The University of San Diego‘s latest economic forecast showed the second monthly decline in a row, raising concerns about a slowdown in the local economy. The Burnham-Moores Center for Real Estate’s Index of Leading Economic Indicators for San Diego County, released last week, fell 0.2 percent in May following a decline of equal magnitude in April. A decrease in help-wanted advertising, higher initial claims for unemployment insurance and a decline in residential building permits pushed the index down. “Economists usually look for three moves in the same direction for a leading index to indicate a turning point in the economy,” wrote Professor Alan Gin in his report Thursday. “This hasn’t happened yet, so the outlook for the local economy remains positive for now,” he noted. However, he added, any number of things could adversely affect San Diego’s economy, “including rising gas prices, rising interest rates, high housing prices making it difficult for companies to attract and retain workers, a trade war leading to barriers against San Diego companies, local government budget problems, increased taxes on some San Diegans due to the 2017 tax reforms, and turmoil in the health care markets as elements of the Affordable Care Act are eliminated.” The San Diego Regional Chamber of Commerce earlier reported that business optimism in the region had declined to a five-month low.
Under new tax laws, investors can defer tax on any prior real estate gains until December 31, 2026, so long as the gain is reinvested in a Qualified Opportunity Fund, an investment vehicle organized to make investments in Qualified Opportunity Zones. In addition, if the investor holds the investment in the Opportunity Fund for at least ten years, the investor would be eligible for a step up in basis equal to the fair market value of the investment on the date it is sold.
The Opportunity Zones program offers three tax benefits for investing in low-income communities:
A temporary deferral of inclusion in taxable income for capital gains reinvested in an Opportunity Fund, until the earlier of the date on which the opportunity zone investment is sold or December 31, 2026.
A step up in basis for capital gains reinvested in an Opportunity Fund, in the amount of 10% if the investment in the Opportunity Fund is held by the taxpayer for at least 5 years, and by an additional 5% if held for at least 7 years — thereby excluding up to 15% of the original gain from taxation.
A permanent exclusion from taxable income of capital gains from the sale or exchange of an investment in an Opportunity Fund if the investment is held for at least 10 years. (This exclusion applies to gains accrued after an investment in an Opportunity Fund.)
Treasury and the IRS still plan to address the certification of Opportunity Funds, which are required to have at least 90 percent of fund assets invested in Opportunity Zones. For more information or a map of Qualified Opportunity Zones, contact Regal Properties and consult your tax adviser.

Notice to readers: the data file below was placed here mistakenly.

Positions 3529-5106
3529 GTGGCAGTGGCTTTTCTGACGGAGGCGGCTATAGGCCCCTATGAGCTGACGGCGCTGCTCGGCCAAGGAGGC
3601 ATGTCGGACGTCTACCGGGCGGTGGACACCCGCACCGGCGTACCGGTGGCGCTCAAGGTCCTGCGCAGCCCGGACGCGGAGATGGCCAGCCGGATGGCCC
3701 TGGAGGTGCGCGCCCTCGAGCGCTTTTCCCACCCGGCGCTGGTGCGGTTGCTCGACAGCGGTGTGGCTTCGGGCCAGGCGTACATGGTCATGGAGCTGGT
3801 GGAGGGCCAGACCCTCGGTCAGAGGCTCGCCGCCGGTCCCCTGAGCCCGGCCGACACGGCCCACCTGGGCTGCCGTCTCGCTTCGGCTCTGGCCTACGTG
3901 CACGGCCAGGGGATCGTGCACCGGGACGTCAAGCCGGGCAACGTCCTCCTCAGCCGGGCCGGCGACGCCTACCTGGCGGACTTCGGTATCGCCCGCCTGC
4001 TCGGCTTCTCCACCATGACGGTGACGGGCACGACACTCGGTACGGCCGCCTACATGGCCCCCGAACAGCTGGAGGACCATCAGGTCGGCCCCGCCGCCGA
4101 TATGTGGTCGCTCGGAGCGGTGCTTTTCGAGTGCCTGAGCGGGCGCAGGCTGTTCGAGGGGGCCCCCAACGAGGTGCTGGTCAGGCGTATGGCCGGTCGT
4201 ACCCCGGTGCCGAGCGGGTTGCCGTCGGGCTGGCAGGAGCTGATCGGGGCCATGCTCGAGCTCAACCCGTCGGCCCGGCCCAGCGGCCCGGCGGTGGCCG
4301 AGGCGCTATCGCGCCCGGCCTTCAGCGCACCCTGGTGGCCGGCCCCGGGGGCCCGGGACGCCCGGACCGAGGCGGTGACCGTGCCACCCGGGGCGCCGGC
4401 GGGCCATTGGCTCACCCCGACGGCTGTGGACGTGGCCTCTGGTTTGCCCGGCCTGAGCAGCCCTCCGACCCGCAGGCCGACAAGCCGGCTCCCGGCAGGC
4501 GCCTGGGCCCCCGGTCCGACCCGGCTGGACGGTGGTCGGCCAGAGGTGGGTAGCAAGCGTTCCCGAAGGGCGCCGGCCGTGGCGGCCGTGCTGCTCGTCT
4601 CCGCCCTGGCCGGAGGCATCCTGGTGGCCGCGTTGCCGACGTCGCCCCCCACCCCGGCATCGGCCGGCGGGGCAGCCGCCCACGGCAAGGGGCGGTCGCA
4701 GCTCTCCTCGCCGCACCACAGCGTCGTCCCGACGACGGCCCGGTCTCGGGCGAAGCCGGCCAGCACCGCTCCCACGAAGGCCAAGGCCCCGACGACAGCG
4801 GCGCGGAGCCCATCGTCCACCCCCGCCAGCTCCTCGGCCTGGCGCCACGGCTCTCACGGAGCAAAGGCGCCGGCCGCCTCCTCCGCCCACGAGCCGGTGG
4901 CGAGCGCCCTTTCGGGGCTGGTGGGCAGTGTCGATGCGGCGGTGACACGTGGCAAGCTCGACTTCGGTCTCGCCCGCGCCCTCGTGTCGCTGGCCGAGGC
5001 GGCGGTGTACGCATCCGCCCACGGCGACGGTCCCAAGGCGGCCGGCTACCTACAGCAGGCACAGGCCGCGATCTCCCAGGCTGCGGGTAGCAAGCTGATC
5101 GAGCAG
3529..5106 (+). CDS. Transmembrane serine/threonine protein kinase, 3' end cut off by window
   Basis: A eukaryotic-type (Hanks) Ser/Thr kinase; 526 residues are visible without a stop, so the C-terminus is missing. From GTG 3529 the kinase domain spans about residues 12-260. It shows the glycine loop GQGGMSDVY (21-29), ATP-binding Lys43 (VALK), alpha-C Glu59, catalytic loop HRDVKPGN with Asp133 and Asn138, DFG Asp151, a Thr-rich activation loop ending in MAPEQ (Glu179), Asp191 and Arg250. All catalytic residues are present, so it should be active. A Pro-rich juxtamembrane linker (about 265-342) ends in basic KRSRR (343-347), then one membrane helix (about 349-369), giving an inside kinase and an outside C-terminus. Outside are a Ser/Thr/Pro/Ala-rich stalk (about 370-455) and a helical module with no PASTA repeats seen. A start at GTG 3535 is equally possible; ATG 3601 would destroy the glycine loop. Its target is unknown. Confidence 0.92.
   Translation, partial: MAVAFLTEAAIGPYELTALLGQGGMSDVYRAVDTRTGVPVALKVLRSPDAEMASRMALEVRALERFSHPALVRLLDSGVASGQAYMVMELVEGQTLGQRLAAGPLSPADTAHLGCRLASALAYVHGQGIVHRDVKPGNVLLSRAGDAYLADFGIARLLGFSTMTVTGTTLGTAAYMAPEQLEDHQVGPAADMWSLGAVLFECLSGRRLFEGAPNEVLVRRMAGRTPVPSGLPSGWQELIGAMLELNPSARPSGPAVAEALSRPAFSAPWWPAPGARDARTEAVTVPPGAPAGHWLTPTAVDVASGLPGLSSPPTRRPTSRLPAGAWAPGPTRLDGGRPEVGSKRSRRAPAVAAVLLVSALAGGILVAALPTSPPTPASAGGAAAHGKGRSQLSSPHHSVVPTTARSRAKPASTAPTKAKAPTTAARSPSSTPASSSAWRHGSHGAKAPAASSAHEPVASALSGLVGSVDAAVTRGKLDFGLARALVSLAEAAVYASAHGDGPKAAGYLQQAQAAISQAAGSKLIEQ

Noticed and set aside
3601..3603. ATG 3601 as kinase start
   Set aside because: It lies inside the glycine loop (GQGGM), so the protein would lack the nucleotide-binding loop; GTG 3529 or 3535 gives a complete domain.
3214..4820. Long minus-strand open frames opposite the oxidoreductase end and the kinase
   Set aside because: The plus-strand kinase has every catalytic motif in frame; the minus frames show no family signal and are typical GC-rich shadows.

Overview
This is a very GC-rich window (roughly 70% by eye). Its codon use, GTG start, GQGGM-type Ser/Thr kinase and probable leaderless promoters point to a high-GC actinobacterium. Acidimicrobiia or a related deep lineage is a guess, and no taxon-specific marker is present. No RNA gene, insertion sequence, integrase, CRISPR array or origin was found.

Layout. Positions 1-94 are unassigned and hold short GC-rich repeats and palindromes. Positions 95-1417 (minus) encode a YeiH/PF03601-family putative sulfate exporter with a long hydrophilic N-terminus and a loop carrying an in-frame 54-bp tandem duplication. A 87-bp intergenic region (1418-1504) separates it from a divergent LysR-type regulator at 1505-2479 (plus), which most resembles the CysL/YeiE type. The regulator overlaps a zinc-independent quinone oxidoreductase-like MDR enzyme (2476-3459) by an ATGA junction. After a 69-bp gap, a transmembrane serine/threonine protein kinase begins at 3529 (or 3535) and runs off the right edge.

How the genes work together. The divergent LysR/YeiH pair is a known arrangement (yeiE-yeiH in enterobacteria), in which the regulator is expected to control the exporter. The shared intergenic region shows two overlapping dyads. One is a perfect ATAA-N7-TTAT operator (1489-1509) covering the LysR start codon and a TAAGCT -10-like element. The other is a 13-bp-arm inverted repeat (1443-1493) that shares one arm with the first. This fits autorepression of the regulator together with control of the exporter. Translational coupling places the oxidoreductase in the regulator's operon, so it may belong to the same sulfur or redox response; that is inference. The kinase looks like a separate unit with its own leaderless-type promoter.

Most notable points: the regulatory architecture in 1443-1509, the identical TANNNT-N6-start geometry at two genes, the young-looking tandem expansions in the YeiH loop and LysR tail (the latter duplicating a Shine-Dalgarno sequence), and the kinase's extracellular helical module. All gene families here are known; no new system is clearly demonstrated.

Of the 29 states having approved medical marijuana sales, only 3 have approved sales for recreational use. State and federal laws still clash, because all marijuana sales are still illegal under federal law. Hence, marijuana is still an all-cash business because credit cards and bank accounts are federally controlled. Given cash caps on real estate transactions, commercial property owners and managers risk running afoul of federal money-laundering laws by accepting cash rents. Although Trump and Congress have shown support for relaxation of laws, and federal legalization seems inevitable, Attorney General Jeff Sessions remains vehemently opposed to legalization; so property owners and managers should understand the risks involved in the interim.
Commercial real estate investors can expect property prices to trend downward soon, according to Green Street Advisors, a real estate research firm headquartered in Newport Beach, California. “Value appreciation has practically stopped in aggregate,” said Joi Mar, senior analyst at Green Street. However, sectors vary. Industrial—especially last-mile industrial—has seen rising values, and malls have seen big losses, she noted. Prices on industrial assets recorded an 11% gain year-over-year, while mall valuations have dropped by 15%, resulting in a 25% spread between them over the past 12 months. “That’s pretty unprecedented,” Mar said.
Cap rates have been inching up over the past year for all sectors except industrial, according to Mar. The bid-ask spread has widened, investors in general have been more cautious and hesitant, operating fundamentals have softened a bit, and there is a fear of rising interest rates. Transaction volume is also down, but would be even lower if debt capital was not so widely available.
Today, investors can expect returns of around 6%, on average, for assets in most core sectors, and a little bit higher returns for niche sectors, said Andy McCulloch, managing director at Green Street, noting that the firm’s return forecasts focus on un-levered returns for long-term holds.